We've got two HP2920-48G PoE switches connected together via a simple 1Gb cable (SW2:48 -> SW1:01), and then SW1:A1 fiber-channel to a central switch (SW9:A1).

All switches are untagged in the DEFAULT_VLAN (one /19 broadcast domain).

We have PoE Cisco phones plugged into SW2 and basically PCs/Macs plugged into SW1.

When we do a clear arp in SW2, it seems to be able to ping everything in the network (as expected), but moments later it loses its ability to connect to certain IP addresses within the broadcast domain, including SW1 which is the switch it directly connects to. However, all the phones still work, and anything running ethernet still switches correctly. Its only the access to and from SW2:DEFAULT_VLAN address that seems to go bad.

We are not network engineers, but we know our way around switches a bit. What would be causing bad ARP entries, or why would clear arp fix it momentarily, but only for the moment?

  • 1
    2920 doesn't do "fiber channel"; it's an ethernet switch. I assume you mean "fiber optic cable"?
    – Ricky
    Jun 23, 2015 at 20:42
  • Just curious, do you have any VLAN's configured? Voice, etc? Feb 19, 2016 at 17:08
  • Did any answer help you? If so, you should accept the answer so that the question doesn't keep popping up forever, looking for an answer. Alternatively, you could provide and accept your own answer.
    – Ron Maupin
    Aug 11, 2017 at 17:36

2 Answers 2


ARP is a layer-3 ("IP") technology. Under normal conditions an ethernet switch should have nothing at all in it's arp cache, because 100% of what it does is layer-2 ("ethernet") switching. The only arp entries would be for management access (eg. the MAC of your machine would be known to it while you have a connection to it.)

If the UI is going away but it's otherwise still passing traffic, that sounds like something is attacking the switch, or otherwise overloading it (eg. thinking it's a router, or other server.)

hp-2810-1# show arp

 IP ARP table

  IP Address      MAC Address       Type    Port
  --------------- ----------------- ------- ----     000423-c6a4ec     Dynamic Trk1 (the router)


hp-2810-1# show mac-address 

 Status and Counters - Port Address Table

  MAC Address   Located on Port
  ------------- ---------------
  000423-c6a4ec Trk1           
  000423-c6a4ed Trk1           
  .... (many pages, in fact)

Despite the volume of broadcast traffic through the switch, very little (none) is in the management vlan (10 in my case.)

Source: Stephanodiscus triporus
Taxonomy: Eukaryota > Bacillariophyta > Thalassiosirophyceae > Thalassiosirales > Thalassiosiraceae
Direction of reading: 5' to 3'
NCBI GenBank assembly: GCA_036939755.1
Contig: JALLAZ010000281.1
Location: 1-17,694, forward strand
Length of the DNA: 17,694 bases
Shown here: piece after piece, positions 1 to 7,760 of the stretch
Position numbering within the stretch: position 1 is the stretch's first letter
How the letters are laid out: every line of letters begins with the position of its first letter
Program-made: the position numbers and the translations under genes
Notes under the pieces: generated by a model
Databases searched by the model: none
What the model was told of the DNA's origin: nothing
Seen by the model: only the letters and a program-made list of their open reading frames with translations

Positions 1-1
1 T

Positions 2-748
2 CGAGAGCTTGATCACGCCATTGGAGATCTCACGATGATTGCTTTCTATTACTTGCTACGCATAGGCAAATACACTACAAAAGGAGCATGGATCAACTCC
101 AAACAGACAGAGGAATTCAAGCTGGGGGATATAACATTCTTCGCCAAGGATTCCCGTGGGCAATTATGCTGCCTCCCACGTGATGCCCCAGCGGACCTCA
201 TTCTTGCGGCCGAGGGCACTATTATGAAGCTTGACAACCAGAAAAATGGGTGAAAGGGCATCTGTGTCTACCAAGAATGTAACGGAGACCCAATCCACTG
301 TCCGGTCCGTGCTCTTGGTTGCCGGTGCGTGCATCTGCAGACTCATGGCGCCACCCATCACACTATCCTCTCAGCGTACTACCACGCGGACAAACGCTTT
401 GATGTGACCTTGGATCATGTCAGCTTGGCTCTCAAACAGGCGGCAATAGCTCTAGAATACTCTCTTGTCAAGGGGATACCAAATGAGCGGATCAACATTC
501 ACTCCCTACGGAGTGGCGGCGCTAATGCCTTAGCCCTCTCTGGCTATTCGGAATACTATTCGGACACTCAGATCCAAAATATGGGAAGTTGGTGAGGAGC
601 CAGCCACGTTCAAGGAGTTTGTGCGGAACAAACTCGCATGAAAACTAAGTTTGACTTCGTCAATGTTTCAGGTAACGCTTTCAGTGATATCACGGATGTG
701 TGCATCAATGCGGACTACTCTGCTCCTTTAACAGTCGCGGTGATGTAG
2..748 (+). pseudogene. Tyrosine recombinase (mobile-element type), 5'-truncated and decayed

hp-2810-1# show cpu

4 percent busy, from 178 sec ago
1 sec ave: 3 percent busy
5 sec ave: 2 percent busy
1 min ave: 5 percent busy
  • We have no special configuration in either switch. SW2 used to have A1 and A2 in an LACP configuration, but no more and our utilization in SW1 is less 0.10% continuously through this switch. We lose direct ssh, telnet, snmp connections, I cannot reach the IP address configured on the default vlan even from a switch connected directly to it which would indicate... what exactly? Any idea why would 'clear arp' fixes this temporarily?
    – Remi
    Jun 24, 2015 at 12:32
  • arp table overflow? due to the size of the layer-3 network, broadcast traffic could be flooding the cache. I assume you're accessing it from the console when this happens (how else would you clear arp), look at the arp table when it "fails". (beyond that, engage hp support; they'll want a show tech, which is far more than I want to see.)
    – Ricky
    Jun 24, 2015 at 21:52
  • "Ricky Beam" is incorrect. I couldn't reply to him because I have a new account. ARP is technically both layer TWO and THREE technology, NOT just layer three. ARP is encapsulated in layer 2 protocols. Remember, a switch is a multiport bridge that performs filtering based on MAC ADDRESSES! I would recommend following the advice of poster "Karl Billington", check the ARP cache. I cannot provide the answer to your actual question regarding these connectivity issues, although I can guarantee you as a networking student that switches are layer TWO devices. - Elija CompTia A+ Certified
    – Elija
    Sep 2, 2017 at 1:03
  • 1
    @Elija, ARP is a L3 technology that enables devices to map a L3 address to a L2 address. It operates at L3, but does include L2 information. However it is not a L2 technology. Nor does being encapsulated in layer 2 protocols make it a L2 technology. By that definition, that would make all network traffic a L2 technology.
    – YLearn
    Sep 2, 2017 at 3:28

There may be duplicate IP addresses in the network. When you clear the arp cache, note down the MAC address in the ARP cache on SW2 which matches SW1's IP address, check you can SSH to SW1. When it stops working, check the ARP cache again and see if the MAC address for SW1's IP address has changed, if it has then there are duplicate IP addresses in the network.

Your Answer

By clicking “Post Your Answer”, you agree to our terms of service and acknowledge you have read our privacy policy.

Not the answer you're looking for? Browse other questions tagged or ask your own question.